For The Love Of Alcohol (edited)


“Alcoholic beverages were a by-product of civilization, not central to it. Even the website of the German Brewers’ Federation takes the line that beer was likely an offshoot of bread making by the first farmers.” ~Andrew Curry

For more than 9,000 years humans have maintained a long-term relationship with alcohol. More than just a mind altering substance, alcohol has fueled the development of arts, language, and religion. “Our ape ancestors started eating fermented fruits on the forest floor, and that made all the difference, we were pre-adapted for consuming alcohol,” says Nathaniel Dominy, a biological anthropologist at Dartmouth College. This “drunken monkey” hypothesis suggests that monkeys who could get to the fermenting fruit at the bottom of the forest floor faster had higher chances of survival and copulation rates. Fermenting fruit has more sugar calories making it a high calorie food source and, one that would have served our active primate ancestors well. The ethanol properties, although low in concentration, would have had antimicrobial properties to help fight diseases as well. There is very little scientific evidence of animals in the wide ever getting enough alcohol from fermented fruit to exhibit “drunken behavior.” It would be more along the lines of a “satisfied glow.”

Evidence suggests that a critical gene mutation that occurred in our last common ancestor of African apes, dated at about 10 million years ago, made it possible for humans to digest ethanol at a rate of 40 times higher than before. This gene, ADH4, created an enzyme that made it possible for our bodies to break down alcohol faster and enjoy more of the overripe bounty on the forest floor, without suffering ill effects. “You could say, we came out of the trees to get a beer.”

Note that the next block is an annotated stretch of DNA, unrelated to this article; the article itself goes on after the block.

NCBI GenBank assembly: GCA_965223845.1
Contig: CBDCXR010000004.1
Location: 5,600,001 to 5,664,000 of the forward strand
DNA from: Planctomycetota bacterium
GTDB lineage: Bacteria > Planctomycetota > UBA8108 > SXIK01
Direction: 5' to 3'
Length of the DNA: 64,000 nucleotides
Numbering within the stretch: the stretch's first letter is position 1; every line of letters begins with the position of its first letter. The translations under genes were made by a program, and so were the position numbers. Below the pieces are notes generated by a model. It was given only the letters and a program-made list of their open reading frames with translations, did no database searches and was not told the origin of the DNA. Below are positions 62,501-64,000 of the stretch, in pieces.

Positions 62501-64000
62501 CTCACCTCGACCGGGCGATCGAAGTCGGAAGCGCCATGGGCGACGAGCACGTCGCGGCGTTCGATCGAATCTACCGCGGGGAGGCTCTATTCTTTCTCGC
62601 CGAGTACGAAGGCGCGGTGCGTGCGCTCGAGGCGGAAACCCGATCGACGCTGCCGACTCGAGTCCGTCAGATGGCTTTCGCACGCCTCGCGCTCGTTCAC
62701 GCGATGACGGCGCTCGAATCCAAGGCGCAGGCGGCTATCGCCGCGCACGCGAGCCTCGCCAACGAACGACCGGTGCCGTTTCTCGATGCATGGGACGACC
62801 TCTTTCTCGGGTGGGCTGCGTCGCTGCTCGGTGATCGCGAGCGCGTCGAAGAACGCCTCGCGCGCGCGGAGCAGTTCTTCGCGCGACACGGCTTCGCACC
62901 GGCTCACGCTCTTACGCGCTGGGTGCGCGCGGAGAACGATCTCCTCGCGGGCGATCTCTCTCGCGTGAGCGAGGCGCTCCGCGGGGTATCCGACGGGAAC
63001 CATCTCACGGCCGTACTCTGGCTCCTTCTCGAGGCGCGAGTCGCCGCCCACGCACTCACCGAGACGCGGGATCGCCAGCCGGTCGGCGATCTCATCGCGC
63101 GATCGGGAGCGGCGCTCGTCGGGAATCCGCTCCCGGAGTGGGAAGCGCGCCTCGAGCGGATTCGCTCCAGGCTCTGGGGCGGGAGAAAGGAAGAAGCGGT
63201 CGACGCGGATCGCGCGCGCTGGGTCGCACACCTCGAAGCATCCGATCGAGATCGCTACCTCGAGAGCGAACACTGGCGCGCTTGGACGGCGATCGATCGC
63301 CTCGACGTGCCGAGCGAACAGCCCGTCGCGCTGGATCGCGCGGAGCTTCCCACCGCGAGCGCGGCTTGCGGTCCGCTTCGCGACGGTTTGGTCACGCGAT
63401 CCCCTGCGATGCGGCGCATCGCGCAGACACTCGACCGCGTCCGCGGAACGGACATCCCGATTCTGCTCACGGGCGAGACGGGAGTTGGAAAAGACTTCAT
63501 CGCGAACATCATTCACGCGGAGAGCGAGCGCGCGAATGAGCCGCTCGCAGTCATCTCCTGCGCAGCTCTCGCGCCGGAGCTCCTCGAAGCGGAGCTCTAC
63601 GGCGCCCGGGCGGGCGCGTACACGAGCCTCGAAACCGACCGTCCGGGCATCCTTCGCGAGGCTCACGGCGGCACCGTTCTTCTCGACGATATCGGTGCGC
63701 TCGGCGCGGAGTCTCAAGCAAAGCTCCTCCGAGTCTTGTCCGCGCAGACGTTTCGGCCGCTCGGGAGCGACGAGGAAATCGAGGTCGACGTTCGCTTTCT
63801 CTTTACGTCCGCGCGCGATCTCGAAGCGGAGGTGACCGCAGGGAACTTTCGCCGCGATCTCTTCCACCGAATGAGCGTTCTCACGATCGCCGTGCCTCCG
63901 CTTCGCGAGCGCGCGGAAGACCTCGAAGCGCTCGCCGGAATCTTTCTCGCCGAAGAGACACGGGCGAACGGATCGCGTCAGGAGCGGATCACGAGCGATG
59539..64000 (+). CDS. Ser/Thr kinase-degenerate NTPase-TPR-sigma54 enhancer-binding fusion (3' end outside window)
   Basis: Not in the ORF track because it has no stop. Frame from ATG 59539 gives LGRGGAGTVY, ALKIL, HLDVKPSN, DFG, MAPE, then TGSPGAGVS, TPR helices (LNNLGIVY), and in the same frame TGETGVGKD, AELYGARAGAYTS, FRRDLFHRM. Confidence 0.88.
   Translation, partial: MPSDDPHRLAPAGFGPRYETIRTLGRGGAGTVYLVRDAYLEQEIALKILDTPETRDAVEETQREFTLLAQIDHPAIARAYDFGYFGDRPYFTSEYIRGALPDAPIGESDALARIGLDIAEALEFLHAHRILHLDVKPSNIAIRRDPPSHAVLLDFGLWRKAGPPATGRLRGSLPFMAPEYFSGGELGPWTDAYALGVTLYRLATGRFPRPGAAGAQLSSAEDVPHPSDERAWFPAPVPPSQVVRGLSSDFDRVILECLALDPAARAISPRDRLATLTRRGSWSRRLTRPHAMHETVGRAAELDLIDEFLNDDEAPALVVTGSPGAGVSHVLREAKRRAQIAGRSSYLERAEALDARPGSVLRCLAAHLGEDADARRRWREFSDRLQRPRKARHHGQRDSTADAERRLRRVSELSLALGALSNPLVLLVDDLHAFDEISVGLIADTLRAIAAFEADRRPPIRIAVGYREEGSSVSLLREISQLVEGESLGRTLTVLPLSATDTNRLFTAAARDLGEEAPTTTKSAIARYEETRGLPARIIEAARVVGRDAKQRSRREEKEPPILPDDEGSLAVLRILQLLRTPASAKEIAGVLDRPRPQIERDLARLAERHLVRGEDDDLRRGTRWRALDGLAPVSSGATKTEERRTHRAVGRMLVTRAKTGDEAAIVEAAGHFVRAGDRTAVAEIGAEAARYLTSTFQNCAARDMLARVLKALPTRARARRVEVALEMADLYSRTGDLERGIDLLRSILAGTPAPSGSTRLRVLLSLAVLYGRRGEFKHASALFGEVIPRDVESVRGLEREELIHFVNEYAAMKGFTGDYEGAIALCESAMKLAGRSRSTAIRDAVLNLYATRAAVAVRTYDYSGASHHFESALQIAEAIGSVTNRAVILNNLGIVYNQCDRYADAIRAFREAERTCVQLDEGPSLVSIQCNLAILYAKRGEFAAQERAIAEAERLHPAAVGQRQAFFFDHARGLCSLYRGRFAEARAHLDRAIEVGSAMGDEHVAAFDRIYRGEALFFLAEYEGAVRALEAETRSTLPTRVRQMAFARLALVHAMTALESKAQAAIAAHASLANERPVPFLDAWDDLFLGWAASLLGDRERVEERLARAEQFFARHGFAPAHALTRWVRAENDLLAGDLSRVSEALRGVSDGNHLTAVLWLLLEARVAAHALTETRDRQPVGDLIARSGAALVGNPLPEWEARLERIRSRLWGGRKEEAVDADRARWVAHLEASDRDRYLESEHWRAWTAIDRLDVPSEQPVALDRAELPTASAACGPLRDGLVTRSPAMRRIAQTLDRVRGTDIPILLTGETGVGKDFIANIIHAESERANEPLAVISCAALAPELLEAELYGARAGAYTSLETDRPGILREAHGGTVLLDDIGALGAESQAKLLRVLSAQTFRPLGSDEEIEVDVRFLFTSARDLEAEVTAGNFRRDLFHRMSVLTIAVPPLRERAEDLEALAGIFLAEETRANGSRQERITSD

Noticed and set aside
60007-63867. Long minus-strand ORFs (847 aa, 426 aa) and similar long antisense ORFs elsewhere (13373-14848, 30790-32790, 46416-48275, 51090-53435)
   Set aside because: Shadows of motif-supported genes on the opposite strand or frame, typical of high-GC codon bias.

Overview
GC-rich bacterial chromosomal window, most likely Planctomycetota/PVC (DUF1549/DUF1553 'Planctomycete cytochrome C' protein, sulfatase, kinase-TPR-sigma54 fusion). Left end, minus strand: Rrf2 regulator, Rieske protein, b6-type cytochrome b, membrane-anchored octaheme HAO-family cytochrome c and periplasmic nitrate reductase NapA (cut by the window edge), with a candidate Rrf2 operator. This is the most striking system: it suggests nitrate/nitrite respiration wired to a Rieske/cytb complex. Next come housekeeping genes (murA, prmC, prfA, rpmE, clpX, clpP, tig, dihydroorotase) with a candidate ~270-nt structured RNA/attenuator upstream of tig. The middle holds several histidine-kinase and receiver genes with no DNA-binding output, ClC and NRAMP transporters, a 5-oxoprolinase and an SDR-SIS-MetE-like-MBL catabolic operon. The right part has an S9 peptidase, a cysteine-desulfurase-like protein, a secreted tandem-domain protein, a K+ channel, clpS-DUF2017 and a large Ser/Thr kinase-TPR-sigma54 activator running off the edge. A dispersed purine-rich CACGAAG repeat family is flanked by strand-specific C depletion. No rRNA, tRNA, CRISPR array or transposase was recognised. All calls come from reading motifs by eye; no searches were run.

Homo Sapien Turns Homo Imbibens

After our discovery of the pleasant side effects to fermenting fruit, it’s highly probable that we then made the transition from nomadic life to a more settled existence. You could say we “settled down to start farming for booze,” and food. Thus, Homo sapien turns Homo imbibens. The discovery that wild grasses could be turned in to ripple pushed humans fast to plant and breed high yielding barley, wheat, and other grains we know today. This places us at about 9,000 years ago when the transition from wondering nomad to agricultural based farming was established. At an ancient site known as Göbekli Tepe located in southeastern Turkey, T-shape pillars dated to around 11,600 years ago were discovered. This site showed evidence of hunter-gatherers congregating to the location for religious ceremonies and were driven to settle down in order to worship more regularly. Large barrels that could hold 40 gallons of liquid were discovered with trace evidence they were used for fermenting wild grasses. Evidence of oxalate residue, a crusty whitish chemical left behind when water and grain mix, was discovered in the tubs. In addition, one vessel contained the shoulder bone of a wild ass, just the right size and shape for stirring a foaming liquid. Some of the oldest firm evidence of alcohol fermentation took place by 7000 B.C. at a site called Jiahu, China. Evidence found at this sight suggest that a cocktail made out of rice, hawthorn berries, honey, and wild grapes was produced for imbibing. It is the earliest evidence for a beer, wine, and mead concoction all in one. But it turns out that even the nomads of Central Asia made up for their lack of fermented fruits and grains by fermenting horse milk. The result is koumiss, a tangy drink with the alcohol content of a weak beer.